Identifying Activity Level for Canine Calorie Calculations

Estimated reading time: 7 min

The amount of calories an adult dog requires is dependent on multiple factors. Pet parents adopt the responsibility of ensuring their dog’s home prepared fresh food diet provides sufficient calories to support biological function, daily activity, and lean body mass.

Identifying a dog’s calorie requirement is an important step when creating a balanced home prepared diet. There are multiple variables that contribute to calculating calories:

Terminology Definitions

There are multiple terms used when discussing calorie calculations.

Calorie Calculation Variables

There are eight variables that affect the energy needs of a dog that should be considered when calculating calorie requirements.

Calculation Changes

The standard energy needs can be adjusted based on the individual dog’s metabolism.

Terminology Definitions

Throughout this article, there will be multiple terms and acronyms used when explaining the process of calculating calories for adult dogs. Below is a consolidated list of those terms and their definitions:


Calories are units of energy that the body utilizes as fuel to support biological function and daily activity.

Resting Energy Requirement (RER)

The Resting Energy Requirement is the energy required when an animal is at rest under non-fasted and thermoneutral conditions.

Daily Energy Requirement (DER)

Daily Energy Requirements consist of RER plus the additional energy required for exercise, growth, pregnancy or lactation. DER is also affected by factors such as breed, neuter status, disease, or environmental conditions.

Body Condition Score (BCS)

BCS is a number system designed to evaluate fat depositing throughout the body. It is used to determine if a pet is underweight, ideal, overweight or obese.

Activity Duration

Activity duration is the amount of time a dog spends performing one session of physical activity.

Activity Intensity

Activity intensity is the amount of physical power used when performing an activity. It is expressed as a percentage of the maximal oxygen consumption.

Calorie Calculation Variables

The issue with the standard multipliers is that they do not take into account all of the different variables that influence a dog’s daily calorie requirements. These multipliers must be adjusted to the individual dog’s needs in order to avoid under or over feeding. Multiple factors that often affect a dog’s calorie requirements are body condition score, daily activity, breed size, life stage, reproductive status, climate, medical conditions, and individual metabolism.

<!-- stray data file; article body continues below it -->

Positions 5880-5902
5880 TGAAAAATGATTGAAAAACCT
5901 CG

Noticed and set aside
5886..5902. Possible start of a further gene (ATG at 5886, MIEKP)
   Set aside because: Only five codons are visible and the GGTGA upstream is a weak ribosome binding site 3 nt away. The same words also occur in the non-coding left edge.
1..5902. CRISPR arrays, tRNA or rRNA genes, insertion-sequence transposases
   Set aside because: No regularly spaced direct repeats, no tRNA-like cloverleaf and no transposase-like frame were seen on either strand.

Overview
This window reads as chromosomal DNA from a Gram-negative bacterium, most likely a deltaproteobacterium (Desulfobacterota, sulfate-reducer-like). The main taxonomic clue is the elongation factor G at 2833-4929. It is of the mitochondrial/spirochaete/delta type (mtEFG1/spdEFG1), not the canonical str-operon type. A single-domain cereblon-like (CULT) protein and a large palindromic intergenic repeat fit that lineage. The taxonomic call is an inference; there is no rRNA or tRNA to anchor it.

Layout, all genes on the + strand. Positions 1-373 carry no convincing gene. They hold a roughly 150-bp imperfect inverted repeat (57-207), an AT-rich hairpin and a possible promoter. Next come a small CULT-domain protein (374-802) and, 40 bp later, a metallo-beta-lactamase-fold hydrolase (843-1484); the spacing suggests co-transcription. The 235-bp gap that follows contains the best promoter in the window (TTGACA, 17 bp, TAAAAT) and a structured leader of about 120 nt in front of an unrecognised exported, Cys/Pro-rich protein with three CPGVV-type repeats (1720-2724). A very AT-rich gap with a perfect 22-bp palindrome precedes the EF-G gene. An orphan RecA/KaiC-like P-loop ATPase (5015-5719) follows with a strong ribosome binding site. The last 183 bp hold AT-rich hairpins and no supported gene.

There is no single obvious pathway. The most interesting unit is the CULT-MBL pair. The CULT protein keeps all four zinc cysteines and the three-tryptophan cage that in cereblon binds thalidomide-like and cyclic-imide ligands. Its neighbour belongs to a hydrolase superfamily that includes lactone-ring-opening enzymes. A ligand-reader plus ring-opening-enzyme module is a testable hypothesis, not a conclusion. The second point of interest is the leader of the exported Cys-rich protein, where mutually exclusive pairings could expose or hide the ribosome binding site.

Activity Level Energy Needs
Weight loss 1
Obese Prone 1.2
Inactive 1.4
Neutered 1.6
Intact 1.8
Underweight 1.4-2
Performance or Work 2-5

*Energy need multipliers are for dogs 12-18 months and older.

There are standard formulas for calculating an estimated daily calorie intake for adult dogs. However, every dog is an individual and there are multiple factors that often change a dog’s calorie requirements. The standard formulas do not take into account all of the individual factors that contribute to calorie needs. Therefore, which means it is up to the pet parent to determine their dog’s customized calorie intake.

Body Condition Score

Determining a dog’s current Body Condition Score (BCS) based on a physical assessment is the most accurate way when identifying if a dog is underweight, ideal weight, overweight, or obese. The BCS establishes if the calorie requirements should be increased, decreased, or remain the same.


Underweight dogs require a calorie increase to achieve ideal body weight. It is important to rule out underlying medical conditions or parasites with a veterinarian when a dog is underweight while eating a high amount of calories. If health is clear, digestive enzymes may be helpful in these situations. Additionally, the diet should be evaluated for nutritional adequacy.

For dogs who are truly emaciated, an increase in food intake must be approached very slowly under the guidance of a veterinarian in order to avoid the dangers of “refeeding syndrome.”

Ideal Weight

Calorie intake does not need to increase or decrease if a dog is maintaining ideal body weight when consuming the current calories the diet provides. Therefore, the total amount of calories the current diet provides serves as a starting point for calorie requirements when transitioning an adult dog to a home prepared fresh food diet.

Due to the macronutrient change between dry dog food and fresh food, some dogs may require a higher calorie intake on fresh food.

Overweight & Obese

Overweight and obese dogs may require a combination approach in order to achieve their ideal weight. Current calorie intake should be evaluated and reduced within reasonable limits. When a dog is severely obese and requires a significant reduction in calories, this should be approached gradually and not all at once. An increase in safe exercise is also encouraged especially if calorie intake is low. Occasionally, dogs will lose the necessary weight simply from changing from high-carbohydrate commercial food to low-carbohydrate fresh food.

Some dogs may require a daily calorie intake that is lower than their calculated RER in order to lose weight or maintain their ideal weight. This can potentially result in various nutrient deficiencies due to the extremely limited amount of food. In these cases it is recommended to have the diet formulated by a professional nutritionist to ensure that the diet is more concentrated in nutrients.